Koch-Backed Group Predicts Independents Will Boost Haley’s Bid

(Bloomberg) -- Nikki Haley’s New Hampshire ambitions depend on high turnout among undeclared voters and former Democrats, strengthening her argument that she can grow the Republican party and win the presidency in November, according to a political strategist supporting her campaign.

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“For Haley, she obviously needs big turnout,” Greg Moore, a senior advisor for Americans for Prosperity Action — the super political action committee supporting Haley, told Bloomberg News in an interview in Manchester, New Hampshire on Sunday.

Moore, who is running the New Hampshire operation for the super PAC, which is backed by billionaire Charles Koch of Koch Industries Inc., said the state’s presidential primaries have much higher turnout than the Iowa caucuses, which GOP frontrunner Donald Trump won in a landslide last week.

“What that means is that you have an electorate that is much more representative of the general electorate as a consequence,” he said. “Her ability to pull from that in a purple state demonstrates the strength that she has in a general election.”

Moore projects a record-smashing turnout of more than 330,000 voters on Tuesday. There were only 267,768 registered Republicans in New Hampshire as of Friday. Undeclared voters would make up the gap.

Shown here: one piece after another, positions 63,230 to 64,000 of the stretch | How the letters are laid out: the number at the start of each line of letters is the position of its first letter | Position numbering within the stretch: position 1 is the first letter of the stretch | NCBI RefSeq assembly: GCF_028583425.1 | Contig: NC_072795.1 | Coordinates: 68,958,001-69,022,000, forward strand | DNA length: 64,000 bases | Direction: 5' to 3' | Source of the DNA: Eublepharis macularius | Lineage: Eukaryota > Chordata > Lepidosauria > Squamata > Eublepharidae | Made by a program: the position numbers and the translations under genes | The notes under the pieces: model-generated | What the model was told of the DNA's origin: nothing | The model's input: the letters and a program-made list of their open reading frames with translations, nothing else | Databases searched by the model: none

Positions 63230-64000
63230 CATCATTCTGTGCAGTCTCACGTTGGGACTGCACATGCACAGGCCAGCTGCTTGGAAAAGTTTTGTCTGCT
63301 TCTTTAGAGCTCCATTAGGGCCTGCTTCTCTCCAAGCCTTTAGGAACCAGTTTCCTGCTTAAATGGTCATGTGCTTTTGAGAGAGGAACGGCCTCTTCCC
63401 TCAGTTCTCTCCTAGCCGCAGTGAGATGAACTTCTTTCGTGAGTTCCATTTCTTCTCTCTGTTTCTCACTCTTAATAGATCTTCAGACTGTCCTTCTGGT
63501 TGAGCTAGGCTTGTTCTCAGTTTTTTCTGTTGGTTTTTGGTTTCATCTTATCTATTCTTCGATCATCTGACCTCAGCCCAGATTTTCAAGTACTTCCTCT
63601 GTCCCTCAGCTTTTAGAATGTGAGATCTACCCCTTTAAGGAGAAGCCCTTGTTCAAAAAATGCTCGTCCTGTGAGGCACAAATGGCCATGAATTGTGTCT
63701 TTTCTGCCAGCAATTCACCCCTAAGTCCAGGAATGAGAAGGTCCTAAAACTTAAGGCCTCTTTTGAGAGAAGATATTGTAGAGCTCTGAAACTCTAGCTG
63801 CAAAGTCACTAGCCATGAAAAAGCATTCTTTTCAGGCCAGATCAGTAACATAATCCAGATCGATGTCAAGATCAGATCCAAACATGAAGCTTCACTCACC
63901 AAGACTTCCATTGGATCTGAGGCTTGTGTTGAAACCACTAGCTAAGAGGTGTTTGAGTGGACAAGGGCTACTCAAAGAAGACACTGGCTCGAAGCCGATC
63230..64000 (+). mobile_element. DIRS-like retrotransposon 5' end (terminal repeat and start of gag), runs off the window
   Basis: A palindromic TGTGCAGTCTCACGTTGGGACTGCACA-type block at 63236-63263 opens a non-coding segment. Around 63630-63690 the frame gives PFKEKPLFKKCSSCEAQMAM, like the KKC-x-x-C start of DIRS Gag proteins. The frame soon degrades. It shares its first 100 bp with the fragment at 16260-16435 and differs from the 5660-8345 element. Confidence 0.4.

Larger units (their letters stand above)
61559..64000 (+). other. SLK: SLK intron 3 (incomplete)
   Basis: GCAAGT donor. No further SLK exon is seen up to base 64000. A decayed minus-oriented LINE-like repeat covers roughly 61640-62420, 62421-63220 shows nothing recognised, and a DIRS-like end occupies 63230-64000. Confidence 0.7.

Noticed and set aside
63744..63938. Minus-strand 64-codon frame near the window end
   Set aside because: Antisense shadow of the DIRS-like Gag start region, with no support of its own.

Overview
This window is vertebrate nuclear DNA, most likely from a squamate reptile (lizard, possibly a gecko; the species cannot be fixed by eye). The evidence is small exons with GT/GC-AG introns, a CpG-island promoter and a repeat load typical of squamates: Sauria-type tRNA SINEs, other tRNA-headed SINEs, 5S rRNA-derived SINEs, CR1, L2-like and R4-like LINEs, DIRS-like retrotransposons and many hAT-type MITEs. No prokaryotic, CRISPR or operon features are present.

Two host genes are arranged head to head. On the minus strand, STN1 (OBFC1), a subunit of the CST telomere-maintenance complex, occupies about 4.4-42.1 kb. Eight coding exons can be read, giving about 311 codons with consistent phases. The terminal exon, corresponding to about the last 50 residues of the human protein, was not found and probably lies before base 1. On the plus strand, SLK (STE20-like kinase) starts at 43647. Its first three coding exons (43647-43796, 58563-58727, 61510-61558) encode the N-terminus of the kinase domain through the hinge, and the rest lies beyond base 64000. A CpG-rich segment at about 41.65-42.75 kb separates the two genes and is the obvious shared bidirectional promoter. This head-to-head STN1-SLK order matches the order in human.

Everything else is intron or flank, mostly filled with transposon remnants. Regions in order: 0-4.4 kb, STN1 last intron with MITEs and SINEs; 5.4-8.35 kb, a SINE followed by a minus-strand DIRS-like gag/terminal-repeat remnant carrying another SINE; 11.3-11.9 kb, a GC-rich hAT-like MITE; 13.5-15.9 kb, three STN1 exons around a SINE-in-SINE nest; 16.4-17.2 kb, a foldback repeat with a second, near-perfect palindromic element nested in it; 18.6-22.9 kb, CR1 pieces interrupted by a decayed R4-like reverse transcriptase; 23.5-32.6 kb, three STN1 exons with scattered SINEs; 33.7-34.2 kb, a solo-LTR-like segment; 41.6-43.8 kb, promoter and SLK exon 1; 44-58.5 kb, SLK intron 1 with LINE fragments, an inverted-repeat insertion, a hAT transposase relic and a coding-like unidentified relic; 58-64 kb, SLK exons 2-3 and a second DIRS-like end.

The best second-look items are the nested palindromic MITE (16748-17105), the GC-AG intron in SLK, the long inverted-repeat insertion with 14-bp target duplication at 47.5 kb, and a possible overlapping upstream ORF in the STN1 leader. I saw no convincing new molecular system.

He predicted more undeclared voters would opt for a Republican ballot citing the lack of a competitive Democratic primary, where President Joe Biden is a write-in candidate and does not face a serious challenger from his party.

“That’s like 40% of the registered voters are going to come out and vote in a Republican primary. And that’s just a bonkers number if you think about it,” Moore said. “That’s the sort of thing that makes New Hampshire different. The thing about that group is that they tend to be very swingy and they tend to decide late.”

Former President Trump is already questioning the legitimacy of Haley’s strength in the state, falsely claiming that Democrats can vote in the Republican primary. While an undeclared voter can choose either party’s ballot in a primary, Democrats would have had to renounce their party affiliation by Oct. 7 in order to participate.

Haley, Trump’s former UN ambassador, has emerged as his biggest competitor, in particular after Florida Governor Ron DeSantis dropped out of the race Sunday. She still trails the former president by 15 percentage points, according to a RealClearPolitics average of polls.

Read more: Koch Machine Pushes Its Case for Nikki Haley, Door by Door

Moore said AFP would continue to support Haley in South Carolina on Feb. 24 and is already “softening the ground” in Super Tuesday states on March 5 that will collectively decide 36% of the delegates to the Republican National Convention.

AFP has spent more than $3 million on canvassing in New Hampshire and $9.6 million on advertising in early-voting states. The group says it has a total advertising budget of $26 million in addition to its grassroots organizing operation.

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